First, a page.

Florida Gov, De Santis Signs Bill Banning Kids Under 14 From Having SM Accounts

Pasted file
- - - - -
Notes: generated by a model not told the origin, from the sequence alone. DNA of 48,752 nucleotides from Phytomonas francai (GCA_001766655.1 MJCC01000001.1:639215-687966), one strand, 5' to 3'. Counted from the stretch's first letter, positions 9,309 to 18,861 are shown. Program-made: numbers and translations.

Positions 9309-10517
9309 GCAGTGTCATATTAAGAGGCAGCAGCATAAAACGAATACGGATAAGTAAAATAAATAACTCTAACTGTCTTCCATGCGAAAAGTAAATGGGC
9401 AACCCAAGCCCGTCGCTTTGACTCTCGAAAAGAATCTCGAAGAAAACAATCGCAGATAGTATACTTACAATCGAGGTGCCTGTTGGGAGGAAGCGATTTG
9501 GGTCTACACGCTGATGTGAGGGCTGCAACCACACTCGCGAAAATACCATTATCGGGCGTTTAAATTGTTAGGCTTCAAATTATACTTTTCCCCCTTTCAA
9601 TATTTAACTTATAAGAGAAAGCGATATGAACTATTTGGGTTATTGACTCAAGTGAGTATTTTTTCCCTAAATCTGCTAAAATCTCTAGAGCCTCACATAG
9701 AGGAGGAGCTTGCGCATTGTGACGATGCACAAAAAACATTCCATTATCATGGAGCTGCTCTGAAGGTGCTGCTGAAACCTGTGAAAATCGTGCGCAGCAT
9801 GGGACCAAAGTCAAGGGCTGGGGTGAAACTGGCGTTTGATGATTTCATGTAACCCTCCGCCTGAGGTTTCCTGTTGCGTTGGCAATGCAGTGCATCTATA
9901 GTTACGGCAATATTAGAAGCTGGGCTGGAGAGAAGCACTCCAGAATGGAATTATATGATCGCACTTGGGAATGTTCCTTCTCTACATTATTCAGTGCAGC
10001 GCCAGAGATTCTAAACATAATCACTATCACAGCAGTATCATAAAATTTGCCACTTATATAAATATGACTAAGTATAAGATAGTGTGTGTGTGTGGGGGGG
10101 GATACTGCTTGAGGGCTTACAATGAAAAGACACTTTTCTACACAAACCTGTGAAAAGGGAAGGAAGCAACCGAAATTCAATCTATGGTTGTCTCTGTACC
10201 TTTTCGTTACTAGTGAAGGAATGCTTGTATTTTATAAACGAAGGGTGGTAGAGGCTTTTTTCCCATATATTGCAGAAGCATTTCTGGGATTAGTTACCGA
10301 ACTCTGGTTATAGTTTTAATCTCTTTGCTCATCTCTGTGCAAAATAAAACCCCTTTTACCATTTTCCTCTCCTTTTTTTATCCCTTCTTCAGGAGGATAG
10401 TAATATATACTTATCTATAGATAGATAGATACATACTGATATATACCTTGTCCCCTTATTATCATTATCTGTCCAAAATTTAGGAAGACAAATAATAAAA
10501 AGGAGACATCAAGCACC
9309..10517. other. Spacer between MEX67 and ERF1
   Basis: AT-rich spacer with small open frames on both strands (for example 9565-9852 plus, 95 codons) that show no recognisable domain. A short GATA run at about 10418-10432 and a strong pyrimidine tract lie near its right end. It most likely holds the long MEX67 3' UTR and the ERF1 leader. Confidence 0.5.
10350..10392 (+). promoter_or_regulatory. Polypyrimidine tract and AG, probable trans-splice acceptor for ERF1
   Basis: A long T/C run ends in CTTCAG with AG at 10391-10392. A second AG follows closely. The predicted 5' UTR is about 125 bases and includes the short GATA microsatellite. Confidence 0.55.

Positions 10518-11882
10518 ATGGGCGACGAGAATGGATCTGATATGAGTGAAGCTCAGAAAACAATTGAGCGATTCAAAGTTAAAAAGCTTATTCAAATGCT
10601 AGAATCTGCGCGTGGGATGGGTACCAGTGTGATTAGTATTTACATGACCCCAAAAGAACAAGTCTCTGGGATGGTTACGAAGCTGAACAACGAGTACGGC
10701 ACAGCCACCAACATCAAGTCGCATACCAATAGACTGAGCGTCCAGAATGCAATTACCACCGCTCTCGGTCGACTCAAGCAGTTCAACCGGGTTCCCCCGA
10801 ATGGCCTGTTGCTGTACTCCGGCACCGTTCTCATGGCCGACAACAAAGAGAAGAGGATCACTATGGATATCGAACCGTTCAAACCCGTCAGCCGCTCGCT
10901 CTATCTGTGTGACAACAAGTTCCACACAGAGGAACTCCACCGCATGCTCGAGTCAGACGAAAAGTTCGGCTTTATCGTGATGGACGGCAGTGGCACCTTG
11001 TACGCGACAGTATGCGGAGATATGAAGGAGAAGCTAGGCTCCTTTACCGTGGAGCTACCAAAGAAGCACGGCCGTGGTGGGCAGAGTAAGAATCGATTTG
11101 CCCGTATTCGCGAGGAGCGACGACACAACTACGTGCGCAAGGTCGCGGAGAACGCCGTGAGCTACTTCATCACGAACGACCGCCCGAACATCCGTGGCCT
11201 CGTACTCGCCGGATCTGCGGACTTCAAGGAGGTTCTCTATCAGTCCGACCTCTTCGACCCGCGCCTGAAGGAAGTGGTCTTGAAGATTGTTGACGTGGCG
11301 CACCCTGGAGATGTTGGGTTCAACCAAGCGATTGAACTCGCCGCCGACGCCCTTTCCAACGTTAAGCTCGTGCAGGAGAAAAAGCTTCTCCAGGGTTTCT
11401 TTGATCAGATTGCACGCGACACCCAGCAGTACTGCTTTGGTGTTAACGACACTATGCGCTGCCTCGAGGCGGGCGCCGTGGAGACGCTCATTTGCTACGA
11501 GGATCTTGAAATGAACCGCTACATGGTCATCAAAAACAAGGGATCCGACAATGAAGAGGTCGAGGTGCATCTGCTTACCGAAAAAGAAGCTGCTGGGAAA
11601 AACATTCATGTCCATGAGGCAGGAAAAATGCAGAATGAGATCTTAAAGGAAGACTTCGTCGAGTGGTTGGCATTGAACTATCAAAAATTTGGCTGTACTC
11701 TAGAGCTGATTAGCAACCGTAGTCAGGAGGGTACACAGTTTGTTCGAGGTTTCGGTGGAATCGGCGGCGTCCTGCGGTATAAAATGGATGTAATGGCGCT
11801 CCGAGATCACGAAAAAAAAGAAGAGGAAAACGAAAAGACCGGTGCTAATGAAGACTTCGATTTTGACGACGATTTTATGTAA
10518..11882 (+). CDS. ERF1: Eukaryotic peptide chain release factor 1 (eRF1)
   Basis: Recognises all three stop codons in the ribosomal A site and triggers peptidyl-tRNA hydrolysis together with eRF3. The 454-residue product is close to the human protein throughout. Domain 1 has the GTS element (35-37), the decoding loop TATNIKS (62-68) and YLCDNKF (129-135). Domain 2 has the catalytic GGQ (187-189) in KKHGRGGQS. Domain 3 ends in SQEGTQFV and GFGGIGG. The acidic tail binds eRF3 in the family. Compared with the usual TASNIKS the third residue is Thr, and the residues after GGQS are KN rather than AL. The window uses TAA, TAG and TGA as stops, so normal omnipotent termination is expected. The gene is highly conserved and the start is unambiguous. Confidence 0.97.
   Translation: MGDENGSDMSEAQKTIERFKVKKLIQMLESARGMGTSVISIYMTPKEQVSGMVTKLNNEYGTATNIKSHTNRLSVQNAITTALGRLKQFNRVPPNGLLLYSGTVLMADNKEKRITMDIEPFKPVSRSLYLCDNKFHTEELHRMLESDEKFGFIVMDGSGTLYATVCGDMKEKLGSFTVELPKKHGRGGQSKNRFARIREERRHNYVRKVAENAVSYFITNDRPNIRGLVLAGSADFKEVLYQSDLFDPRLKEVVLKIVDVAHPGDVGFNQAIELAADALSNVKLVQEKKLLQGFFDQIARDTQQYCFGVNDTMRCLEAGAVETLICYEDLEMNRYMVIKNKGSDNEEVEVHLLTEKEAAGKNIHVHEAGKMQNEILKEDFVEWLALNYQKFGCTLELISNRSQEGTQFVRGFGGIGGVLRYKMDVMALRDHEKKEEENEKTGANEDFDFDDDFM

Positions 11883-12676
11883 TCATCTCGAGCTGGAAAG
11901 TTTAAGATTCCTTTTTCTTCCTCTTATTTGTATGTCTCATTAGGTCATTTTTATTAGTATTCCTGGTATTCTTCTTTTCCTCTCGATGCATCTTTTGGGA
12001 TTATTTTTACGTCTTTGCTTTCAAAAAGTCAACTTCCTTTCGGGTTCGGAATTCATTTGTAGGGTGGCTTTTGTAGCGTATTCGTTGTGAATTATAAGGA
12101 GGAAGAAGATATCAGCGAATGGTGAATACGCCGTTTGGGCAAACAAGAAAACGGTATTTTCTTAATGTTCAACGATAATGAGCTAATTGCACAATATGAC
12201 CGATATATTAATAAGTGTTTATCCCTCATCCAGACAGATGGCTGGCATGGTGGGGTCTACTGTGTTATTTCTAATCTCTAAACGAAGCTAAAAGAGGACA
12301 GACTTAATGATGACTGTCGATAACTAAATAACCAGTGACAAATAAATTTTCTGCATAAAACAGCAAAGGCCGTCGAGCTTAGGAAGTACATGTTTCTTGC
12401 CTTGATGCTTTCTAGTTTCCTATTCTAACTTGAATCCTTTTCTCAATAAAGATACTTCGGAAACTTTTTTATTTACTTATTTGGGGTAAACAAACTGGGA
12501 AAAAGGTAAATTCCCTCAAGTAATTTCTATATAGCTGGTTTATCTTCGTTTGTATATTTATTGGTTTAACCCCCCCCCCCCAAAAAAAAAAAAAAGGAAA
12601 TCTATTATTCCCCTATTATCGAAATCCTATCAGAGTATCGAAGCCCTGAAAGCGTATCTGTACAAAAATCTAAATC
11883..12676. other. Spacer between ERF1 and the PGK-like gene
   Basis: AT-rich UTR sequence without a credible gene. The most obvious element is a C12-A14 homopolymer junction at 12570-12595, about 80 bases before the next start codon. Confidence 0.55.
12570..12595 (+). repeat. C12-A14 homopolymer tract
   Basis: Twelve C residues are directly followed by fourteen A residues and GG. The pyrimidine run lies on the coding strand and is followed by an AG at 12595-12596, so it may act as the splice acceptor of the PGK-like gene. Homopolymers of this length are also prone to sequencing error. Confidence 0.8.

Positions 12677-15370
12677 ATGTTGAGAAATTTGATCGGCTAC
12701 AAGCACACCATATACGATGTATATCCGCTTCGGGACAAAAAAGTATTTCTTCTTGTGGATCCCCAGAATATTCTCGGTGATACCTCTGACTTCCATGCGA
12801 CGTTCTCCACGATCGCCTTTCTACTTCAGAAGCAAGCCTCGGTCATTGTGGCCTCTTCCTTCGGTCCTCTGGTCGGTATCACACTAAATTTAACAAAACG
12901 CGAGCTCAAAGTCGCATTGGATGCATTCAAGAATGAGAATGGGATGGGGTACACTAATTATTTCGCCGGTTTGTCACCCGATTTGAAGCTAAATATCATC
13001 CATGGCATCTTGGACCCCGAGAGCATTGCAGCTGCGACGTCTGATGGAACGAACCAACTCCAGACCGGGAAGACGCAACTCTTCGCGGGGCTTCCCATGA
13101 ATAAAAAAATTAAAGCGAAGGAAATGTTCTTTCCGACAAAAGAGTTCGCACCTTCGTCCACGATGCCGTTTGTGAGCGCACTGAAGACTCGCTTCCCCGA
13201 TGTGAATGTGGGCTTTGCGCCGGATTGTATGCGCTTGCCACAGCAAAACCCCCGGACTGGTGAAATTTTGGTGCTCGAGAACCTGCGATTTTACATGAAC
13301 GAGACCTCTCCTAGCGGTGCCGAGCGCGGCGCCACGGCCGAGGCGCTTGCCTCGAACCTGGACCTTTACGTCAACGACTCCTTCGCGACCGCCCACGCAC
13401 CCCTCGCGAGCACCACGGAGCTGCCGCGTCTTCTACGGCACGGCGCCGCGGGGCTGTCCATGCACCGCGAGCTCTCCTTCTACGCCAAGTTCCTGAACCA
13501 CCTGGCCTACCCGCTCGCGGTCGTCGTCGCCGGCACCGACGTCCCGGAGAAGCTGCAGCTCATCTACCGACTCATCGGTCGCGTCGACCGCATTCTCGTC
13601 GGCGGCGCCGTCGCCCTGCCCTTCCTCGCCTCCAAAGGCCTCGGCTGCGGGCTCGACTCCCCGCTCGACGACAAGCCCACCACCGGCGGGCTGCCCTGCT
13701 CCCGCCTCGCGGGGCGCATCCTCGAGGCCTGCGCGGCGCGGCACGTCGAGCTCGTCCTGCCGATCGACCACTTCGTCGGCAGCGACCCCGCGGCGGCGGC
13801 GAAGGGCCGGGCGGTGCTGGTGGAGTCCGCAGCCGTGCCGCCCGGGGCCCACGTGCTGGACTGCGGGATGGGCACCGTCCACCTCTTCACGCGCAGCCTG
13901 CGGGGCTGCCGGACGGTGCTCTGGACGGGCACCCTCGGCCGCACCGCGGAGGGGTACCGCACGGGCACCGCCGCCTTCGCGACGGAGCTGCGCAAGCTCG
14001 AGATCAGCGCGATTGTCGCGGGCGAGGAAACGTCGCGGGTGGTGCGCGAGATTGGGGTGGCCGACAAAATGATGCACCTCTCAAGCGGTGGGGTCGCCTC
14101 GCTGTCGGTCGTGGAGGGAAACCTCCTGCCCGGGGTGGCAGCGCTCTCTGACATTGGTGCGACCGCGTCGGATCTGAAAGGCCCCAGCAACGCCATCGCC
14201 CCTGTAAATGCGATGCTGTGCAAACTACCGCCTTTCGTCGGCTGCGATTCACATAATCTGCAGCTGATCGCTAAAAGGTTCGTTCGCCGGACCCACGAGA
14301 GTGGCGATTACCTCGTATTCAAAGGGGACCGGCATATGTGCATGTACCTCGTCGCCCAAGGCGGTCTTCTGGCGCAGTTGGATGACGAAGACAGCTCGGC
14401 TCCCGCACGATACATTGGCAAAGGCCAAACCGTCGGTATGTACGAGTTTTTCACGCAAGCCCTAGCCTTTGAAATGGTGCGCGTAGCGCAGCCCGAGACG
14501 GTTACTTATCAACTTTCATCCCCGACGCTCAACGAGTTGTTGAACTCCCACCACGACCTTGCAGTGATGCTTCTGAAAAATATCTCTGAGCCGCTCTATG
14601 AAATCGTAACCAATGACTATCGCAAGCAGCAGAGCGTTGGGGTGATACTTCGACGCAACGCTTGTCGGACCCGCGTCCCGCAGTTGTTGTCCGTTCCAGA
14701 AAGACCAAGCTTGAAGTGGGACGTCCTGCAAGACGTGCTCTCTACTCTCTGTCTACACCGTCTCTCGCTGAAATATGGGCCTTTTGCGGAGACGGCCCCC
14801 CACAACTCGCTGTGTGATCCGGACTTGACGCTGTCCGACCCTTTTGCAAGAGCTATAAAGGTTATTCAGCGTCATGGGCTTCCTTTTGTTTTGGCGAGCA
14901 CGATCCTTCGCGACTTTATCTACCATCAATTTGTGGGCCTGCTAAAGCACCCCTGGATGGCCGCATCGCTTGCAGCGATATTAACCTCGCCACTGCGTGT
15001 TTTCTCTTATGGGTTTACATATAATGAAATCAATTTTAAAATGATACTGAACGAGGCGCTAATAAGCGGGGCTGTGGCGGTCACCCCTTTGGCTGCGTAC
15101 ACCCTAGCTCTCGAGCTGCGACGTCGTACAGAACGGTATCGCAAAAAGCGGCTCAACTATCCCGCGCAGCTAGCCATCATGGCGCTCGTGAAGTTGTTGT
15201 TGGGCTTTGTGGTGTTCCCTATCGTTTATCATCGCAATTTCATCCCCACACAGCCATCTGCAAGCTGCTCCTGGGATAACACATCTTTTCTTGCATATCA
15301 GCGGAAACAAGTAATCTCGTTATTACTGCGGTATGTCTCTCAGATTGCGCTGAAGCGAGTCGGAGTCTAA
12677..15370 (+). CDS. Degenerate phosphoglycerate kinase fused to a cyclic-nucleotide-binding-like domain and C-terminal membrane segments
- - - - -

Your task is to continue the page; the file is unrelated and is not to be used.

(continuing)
Florida Gov. Ron DeSantis signed a bill on Monday that will prohibit children younger than 14 from joining social media in the state. Those who are 14 or 15 will need a parent’s consent before they join a platform.The bill, HB3, also directs social media companies to delete the existing accounts of those who are under 14. Companies that fail to do so could be sued on behalf of the child who creates an account on the platform. The minor could be awarded up to $10,000 in damages, according to the bill. Companies found to be in violation of the law would also be liable for up to $50,000 per violation, as well as attorney’s fees and court costs.“Ultimately, [we’re] trying to help parents navigate this very difficult terrain that we have now with raising kids, and so I appreciate the work that’s been put in,” DeSantis said in remarks during the bill-signing ceremony.DeSantis previously vetoed a more restrictive version of the bill that would have banned social media accounts for kids under 16. That bill also required Florida residents to submit an ID or other identifying materials in order to join social media.HB3, which is slated to take effect in January 2025, comes as efforts to regulate social media continue to ramp up across the U.S. amid concerns from some parents that the platforms don’t do enough to keep their kids safe online.In December, more than 200 organizations sent a letter urging Senate Majority Leader Chuck Schumer, D-N.Y., to schedule a vote on the Kids Online Safety Act, or KOSA, which seeks to create liability, or a “duty of care,” for apps and online platforms that recommend content to minors that can negatively affect their mental health.In January, lawmakers grilled CEOs from TikTok, X and Meta about online child safety. The tech executives reaffirmed their commitment to child safety, and pointed to various tools they offer as examples of how they are proactive about preventing exploitation online.Florida House Speaker Paul Renner and other advocates of the new law argue that social media use can harm children’s mental health and can lead to sexual predators communicating with minors.“None of us can afford to be on the sidelines when it comes to social media,” Renner said in remarks made at the bill signing.Several states that have enacted similar laws to limit teen social media — including Ohio and Arkansas — have been challenged by NetChoice LLC, a coalition of social media platforms whose members include Meta, Google and X, among others.

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